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Democracy, liberty and a cook called Hercules

Today I was invited to WHYY in Philadelphia to participate in a radio programme. The theme was the silent rise of demagogues and dictators today and in the past. My part focussed on some celebrated Italians - Julius Caesar, Augustus and their modern Italian counterpart, Benito Mussolini. But history is rather different from contemporary affairs. History has treated the Romans pretty generously, and Il Duce much less so. The programme wanted to focus on the manipulation of power and elimination of opponents, as opposed to their welcome investment in infrastructure and the economy. The latter seemed to make my interlocutors a tad uncomfortable. This, though, is a material and elemental part of history which should not be ignored in the past or today.

Washington's House, Philadelphia

WHYY is beside Independence Mall so I exited the studio to a rather archaeological reality. Crowds of Chinese visitors made up the greater part of the sea of people streaming towards Independence Hall. The growing Sino-American trade war, it seems, is someone else’s business.

In the seat of liberty, they are ambling around the curious remains of George Washington’s first “White House”. At face value, it looks like a show home under construction. The ground floor walls and window frames reconstruct the street frontage of the early Georgian house. You can peer into the excavated basement where the footings of the great cooking range were discovered 15 years ago. Likely as not, though, you’ll be drawn to the television screen and illustrated panels. These focus less upon the US’s first president and more upon Hercules, the African-American slave who was effectively Washington’s cook. The great general may have won liberty from the imperial British, but the panels explain, he sustained their attitudes to servitude while enjoy pretty much a colonial life-style.

Washington's House panel

The curious fragments of this once significant house are intentionally distractions for those queueing patiently to see the liberty bell. Made in Whitechapel, London in 1751, was it cracked by the time it reached the colonial city? If so, it served Philadelphia for a further 90 years, and in its museological afterlife continues to serve the city today.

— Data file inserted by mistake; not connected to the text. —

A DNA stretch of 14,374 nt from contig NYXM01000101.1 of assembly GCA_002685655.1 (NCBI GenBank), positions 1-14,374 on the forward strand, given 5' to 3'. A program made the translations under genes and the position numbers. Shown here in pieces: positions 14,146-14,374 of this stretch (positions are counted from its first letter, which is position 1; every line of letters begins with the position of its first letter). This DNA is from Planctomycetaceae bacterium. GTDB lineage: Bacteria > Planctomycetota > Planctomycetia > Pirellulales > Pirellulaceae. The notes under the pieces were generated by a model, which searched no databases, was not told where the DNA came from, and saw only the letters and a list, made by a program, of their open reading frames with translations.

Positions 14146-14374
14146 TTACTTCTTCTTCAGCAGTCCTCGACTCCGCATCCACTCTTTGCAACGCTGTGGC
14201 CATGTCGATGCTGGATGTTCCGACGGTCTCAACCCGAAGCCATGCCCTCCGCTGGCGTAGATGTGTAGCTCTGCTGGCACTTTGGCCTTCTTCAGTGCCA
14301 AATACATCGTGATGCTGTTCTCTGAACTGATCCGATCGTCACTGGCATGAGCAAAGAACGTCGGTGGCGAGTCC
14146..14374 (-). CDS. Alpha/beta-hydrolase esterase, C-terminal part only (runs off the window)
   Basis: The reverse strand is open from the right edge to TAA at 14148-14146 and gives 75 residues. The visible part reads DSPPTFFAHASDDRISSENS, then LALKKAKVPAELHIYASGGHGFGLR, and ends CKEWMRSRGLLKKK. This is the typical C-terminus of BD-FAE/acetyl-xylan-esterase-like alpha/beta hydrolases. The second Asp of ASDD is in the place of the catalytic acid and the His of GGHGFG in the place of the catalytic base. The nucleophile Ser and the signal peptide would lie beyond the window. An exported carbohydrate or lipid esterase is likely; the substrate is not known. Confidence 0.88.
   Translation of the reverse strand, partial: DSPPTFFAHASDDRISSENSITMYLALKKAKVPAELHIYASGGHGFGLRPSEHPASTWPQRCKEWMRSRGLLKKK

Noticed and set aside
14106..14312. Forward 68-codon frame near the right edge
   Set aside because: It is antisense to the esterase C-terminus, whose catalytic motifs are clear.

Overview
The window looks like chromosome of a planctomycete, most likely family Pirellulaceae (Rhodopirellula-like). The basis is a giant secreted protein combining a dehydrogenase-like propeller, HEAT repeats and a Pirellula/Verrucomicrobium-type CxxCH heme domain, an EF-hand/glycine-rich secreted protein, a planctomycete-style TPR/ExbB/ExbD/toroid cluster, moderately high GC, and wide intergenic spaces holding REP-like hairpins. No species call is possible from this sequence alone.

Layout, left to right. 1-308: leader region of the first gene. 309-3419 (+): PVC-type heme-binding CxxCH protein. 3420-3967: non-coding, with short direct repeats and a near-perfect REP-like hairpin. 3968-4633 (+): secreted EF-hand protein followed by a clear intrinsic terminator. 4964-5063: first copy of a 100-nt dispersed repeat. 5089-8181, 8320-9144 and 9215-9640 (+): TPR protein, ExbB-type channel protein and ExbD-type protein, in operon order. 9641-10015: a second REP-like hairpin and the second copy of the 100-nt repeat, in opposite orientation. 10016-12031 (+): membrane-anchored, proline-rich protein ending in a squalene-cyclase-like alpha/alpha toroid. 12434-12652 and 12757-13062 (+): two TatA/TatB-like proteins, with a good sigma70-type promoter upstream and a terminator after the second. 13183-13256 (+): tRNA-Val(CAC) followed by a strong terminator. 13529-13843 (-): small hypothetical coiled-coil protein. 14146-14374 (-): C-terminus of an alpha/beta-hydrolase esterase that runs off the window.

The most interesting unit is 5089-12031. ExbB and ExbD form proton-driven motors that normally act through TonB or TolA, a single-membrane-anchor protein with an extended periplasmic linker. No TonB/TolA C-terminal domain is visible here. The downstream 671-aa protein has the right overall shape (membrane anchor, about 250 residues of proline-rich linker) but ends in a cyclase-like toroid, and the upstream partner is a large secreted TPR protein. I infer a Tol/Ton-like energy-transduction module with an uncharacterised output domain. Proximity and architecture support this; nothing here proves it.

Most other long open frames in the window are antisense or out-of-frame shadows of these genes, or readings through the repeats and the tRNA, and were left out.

The message? Well, the official website says the following:

‘The Liberty Bell's inscription is from Leviticus 25:10: "Proclaim Liberty Throughout All the Land Unto All the Inhabitants thereof." This Old Testament verse refers to the "Jubilee", or the instructions to the Israelites to return property and free slaves every 50 years. Speaker of the Pennsylvania Assembly Isaac Norris chose this inscription for the State House bell in 1751, possibly to commemorate the 50th anniversary of William Penn's 1701 Charter of Privileges which granted religious liberties and political self-government to the people of Pennsylvania. The inscription of liberty on the State House bell (now known as the Liberty Bell) went unnoticed during the Revolutionary War. After the war, abolitionists seeking to end slavery in America were inspired by the bell's message.’

Washington's kitchen

Did the founding fathers ever examine the inscription? Or were they happy that this magnificent object, like Washington’s house and his kitchenware, now served a new version of liberty. What, one wonders, would Hercules have made of the inscription? History, when you start excavating, is pretty complicated and all the more fascinating for being so.

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